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From The Collaborative International Dictionary of English v.0.48:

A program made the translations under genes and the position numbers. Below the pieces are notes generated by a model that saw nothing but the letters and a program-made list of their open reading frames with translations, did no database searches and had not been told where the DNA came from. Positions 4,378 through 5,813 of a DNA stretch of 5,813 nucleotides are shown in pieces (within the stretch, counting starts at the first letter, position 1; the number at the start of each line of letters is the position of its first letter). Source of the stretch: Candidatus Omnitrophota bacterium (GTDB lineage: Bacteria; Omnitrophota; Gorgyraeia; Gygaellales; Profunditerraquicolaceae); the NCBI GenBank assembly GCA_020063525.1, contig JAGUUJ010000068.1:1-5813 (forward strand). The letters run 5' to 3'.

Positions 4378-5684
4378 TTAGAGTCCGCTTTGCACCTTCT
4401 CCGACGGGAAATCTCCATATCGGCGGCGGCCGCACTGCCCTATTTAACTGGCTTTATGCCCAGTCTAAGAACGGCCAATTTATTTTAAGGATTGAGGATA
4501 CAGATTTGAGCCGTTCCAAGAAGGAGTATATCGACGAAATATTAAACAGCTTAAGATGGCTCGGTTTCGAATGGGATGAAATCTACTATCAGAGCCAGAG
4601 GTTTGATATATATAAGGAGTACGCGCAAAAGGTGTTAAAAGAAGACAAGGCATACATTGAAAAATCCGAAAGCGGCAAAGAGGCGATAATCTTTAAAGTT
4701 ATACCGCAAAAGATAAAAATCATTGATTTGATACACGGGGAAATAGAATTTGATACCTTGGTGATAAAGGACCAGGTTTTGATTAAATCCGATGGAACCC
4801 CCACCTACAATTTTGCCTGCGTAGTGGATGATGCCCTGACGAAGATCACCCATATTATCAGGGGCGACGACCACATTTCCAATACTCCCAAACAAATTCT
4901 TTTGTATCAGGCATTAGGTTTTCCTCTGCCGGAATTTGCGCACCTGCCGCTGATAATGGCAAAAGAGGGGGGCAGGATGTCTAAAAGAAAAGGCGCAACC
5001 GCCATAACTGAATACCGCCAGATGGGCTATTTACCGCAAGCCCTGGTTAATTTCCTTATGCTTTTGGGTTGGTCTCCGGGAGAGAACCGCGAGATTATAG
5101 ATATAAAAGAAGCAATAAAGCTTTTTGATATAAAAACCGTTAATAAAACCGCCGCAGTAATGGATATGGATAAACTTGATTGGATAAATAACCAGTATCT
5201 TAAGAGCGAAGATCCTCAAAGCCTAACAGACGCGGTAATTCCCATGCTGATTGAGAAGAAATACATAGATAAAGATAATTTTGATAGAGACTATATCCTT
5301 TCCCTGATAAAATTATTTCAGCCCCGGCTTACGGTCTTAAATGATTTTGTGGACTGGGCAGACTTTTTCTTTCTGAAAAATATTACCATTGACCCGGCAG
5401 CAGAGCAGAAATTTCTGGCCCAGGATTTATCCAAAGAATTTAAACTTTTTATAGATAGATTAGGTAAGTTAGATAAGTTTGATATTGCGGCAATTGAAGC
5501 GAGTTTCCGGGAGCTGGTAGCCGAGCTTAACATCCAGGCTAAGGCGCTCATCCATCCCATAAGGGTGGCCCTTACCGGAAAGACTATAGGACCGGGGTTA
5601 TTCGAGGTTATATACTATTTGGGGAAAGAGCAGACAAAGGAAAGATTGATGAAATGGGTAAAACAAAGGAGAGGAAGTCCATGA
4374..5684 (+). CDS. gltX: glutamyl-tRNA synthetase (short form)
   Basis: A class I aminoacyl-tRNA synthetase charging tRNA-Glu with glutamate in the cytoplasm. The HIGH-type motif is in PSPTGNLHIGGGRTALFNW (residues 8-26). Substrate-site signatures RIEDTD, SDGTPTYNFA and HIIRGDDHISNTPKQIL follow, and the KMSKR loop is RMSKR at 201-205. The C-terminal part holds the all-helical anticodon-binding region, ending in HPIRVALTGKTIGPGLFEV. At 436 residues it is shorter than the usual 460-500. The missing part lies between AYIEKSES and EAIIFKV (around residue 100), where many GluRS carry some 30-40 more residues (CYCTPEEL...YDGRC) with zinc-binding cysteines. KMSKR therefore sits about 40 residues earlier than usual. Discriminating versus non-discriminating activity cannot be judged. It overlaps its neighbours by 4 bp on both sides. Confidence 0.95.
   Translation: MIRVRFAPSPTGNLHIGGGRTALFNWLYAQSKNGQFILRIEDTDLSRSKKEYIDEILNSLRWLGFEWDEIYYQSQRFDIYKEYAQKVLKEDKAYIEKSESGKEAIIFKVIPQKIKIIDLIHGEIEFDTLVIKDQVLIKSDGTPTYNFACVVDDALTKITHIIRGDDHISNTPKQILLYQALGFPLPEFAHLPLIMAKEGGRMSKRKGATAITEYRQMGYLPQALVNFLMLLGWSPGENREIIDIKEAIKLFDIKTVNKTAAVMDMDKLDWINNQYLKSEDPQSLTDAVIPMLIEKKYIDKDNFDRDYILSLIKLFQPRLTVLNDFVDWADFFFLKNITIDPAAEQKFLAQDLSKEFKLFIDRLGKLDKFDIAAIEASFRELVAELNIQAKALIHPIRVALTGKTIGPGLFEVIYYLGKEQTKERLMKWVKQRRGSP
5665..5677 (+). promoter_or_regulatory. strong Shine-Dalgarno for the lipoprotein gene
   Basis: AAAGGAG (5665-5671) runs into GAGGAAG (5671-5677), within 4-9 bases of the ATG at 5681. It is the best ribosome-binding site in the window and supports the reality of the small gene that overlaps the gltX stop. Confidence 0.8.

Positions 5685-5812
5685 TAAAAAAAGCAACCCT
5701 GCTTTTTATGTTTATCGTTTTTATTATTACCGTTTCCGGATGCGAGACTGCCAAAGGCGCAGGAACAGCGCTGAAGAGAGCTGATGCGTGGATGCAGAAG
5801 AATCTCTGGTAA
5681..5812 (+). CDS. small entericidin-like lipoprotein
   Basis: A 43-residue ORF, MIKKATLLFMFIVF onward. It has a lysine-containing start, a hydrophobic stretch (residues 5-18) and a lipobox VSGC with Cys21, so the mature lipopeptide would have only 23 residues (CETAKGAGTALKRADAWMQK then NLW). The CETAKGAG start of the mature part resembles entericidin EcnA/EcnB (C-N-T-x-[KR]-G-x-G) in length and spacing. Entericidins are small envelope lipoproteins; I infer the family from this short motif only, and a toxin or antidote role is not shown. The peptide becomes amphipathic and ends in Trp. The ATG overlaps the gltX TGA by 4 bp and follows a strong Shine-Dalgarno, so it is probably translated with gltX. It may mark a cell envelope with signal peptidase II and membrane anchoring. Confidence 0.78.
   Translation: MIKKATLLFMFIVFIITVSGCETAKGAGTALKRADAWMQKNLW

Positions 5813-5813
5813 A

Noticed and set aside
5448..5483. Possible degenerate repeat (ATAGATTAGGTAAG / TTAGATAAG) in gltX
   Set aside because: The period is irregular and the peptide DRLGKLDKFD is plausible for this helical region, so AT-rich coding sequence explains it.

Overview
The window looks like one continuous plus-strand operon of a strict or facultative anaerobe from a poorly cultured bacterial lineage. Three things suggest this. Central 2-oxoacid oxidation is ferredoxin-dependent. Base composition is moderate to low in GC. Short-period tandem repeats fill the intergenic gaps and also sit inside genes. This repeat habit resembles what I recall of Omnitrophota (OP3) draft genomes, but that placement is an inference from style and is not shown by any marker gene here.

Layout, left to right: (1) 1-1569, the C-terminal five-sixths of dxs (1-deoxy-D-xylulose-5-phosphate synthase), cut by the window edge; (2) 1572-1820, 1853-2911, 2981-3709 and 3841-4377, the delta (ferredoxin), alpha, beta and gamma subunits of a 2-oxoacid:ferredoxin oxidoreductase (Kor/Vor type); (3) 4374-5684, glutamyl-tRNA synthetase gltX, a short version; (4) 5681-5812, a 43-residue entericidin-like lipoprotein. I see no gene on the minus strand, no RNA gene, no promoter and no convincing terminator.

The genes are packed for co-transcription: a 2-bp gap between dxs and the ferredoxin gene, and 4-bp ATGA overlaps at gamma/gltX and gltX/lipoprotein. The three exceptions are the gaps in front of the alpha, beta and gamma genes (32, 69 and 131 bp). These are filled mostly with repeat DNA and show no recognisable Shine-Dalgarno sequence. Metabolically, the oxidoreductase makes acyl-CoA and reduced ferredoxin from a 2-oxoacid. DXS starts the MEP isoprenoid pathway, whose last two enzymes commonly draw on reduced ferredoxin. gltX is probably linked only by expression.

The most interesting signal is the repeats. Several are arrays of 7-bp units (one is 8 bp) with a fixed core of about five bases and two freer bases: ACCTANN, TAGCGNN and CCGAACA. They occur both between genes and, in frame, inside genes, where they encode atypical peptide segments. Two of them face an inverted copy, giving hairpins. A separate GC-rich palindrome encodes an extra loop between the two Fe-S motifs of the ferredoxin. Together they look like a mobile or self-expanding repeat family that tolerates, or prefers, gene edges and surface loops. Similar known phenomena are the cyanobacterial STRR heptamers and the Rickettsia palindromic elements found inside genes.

Gain \Gain\, v. t. [imp. & p. p. Gained (g[=a]nd); p. pr. & vb. n. Gaining.] [From gain, n. but. prob. influenced by F. gagner to earn, gain, OF. gaaignier to cultivate, OHG. weidin[=o]n, weidinen to pasture, hunt, fr. weida pasturage, G. weide, akin to Icel. vei[eth]r hunting, AS. w[=a][eth]u, cf. L. venari to hunt, E. venison. See Gain, n., profit.] [1913 Webster] 1. To get, as profit or advantage; to obtain or acquire by effort or labor; as, to gain a good living. [1913 Webster] What is a man profited, if he shall gain the whole world, and lose his own soul? --Matt. xvi. 26. [1913 Webster] To gain dominion, or to keep it gained. --Milton. [1913 Webster] For fame with toil we gain, but lose with ease. --Pope. [1913 Webster] 2. To come off winner or victor in; to be successful in; to obtain by competition; as, to gain a battle; to gain a case at law; to gain a prize. [1913 Webster] 3. To draw into any interest or party; to win to one's side; to conciliate. [1913 Webster] If he shall hear thee, thou hast gained thy brother. --Matt. xviii. 15. [1913 Webster] To gratify the queen, and gained the court. --Dryden. [1913 Webster] 4. To reach; to attain to; to arrive at; as, to gain the top of a mountain; to gain a good harbor. [1913 Webster] Forded Usk and gained the wood. --Tennyson. [1913 Webster] 5. To get, incur, or receive, as loss, harm, or damage. [Obs. or Ironical] [1913 Webster] Ye should . . . not have loosed from Crete, and to have gained this harm and loss. --Acts xxvii. 21. [1913 Webster] Gained day, the calendar day gained in sailing eastward around the earth. To gain ground, to make progress; to advance in any undertaking; to prevail; to acquire strength or extent. To gain over, to draw to one's party or interest; to win over. To gain the wind (Naut.), to reach the windward side of another ship. Syn: To obtain; acquire; get; procure; win; earn; attain; achieve. Usage: See Obtain. -- To Gain, Win. Gain implies only that we get something by exertion; win, that we do it in competition with others. A person gains knowledge, or gains a prize, simply by striving for it; he wins a victory, or wins a prize, by taking it in a struggle with others. [1913 Webster]